Seven years after the housing crash began, most people remain deeply dour about the state of the nation's housing market.
A new survey out this week from the
And that's translating into a shift of opinion on the role of housing in personal finances, too. Respondents to the survey, which polled 1,355 people by phone in April, were nearly split on whether buying a house still represents an "excellent long-term investment." Half of respondents said it still is a good investment; 43% said that is no longer the case.
Nearly two-thirds said it has become harder to build wealth through homeownership than it was 20 or 30 years ago. Meanwhile, a majority said that renting a home has become more appealing over the last few decades while buying one has become less so.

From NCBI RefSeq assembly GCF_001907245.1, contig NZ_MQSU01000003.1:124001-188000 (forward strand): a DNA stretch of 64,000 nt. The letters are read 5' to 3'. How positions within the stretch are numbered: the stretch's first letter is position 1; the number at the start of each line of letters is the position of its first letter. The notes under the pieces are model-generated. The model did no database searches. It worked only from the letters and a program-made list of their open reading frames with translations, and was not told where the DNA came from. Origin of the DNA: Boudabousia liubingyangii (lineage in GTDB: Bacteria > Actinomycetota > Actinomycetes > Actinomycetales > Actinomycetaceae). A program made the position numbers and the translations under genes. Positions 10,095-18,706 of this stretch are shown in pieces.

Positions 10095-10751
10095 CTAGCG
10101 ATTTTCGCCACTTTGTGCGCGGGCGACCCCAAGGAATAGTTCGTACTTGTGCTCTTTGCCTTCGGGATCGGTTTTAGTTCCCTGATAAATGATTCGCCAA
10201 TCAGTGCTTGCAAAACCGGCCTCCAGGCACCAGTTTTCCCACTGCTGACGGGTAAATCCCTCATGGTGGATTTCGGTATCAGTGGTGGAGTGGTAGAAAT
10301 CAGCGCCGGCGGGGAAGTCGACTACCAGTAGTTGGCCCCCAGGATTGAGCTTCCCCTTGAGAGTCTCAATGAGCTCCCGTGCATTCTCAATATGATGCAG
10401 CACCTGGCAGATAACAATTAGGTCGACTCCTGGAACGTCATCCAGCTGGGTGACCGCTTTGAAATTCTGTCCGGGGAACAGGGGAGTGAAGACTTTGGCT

Indeed, it would appear the traumatic housing market of the last few years may be changing the long-held link between homeownership and the so-called American Dream. Some 58% of respondents -- and 66% of those aged 18 to 34 -- said that renters can be "just as successful" at achieving the American Dream as homeowners can.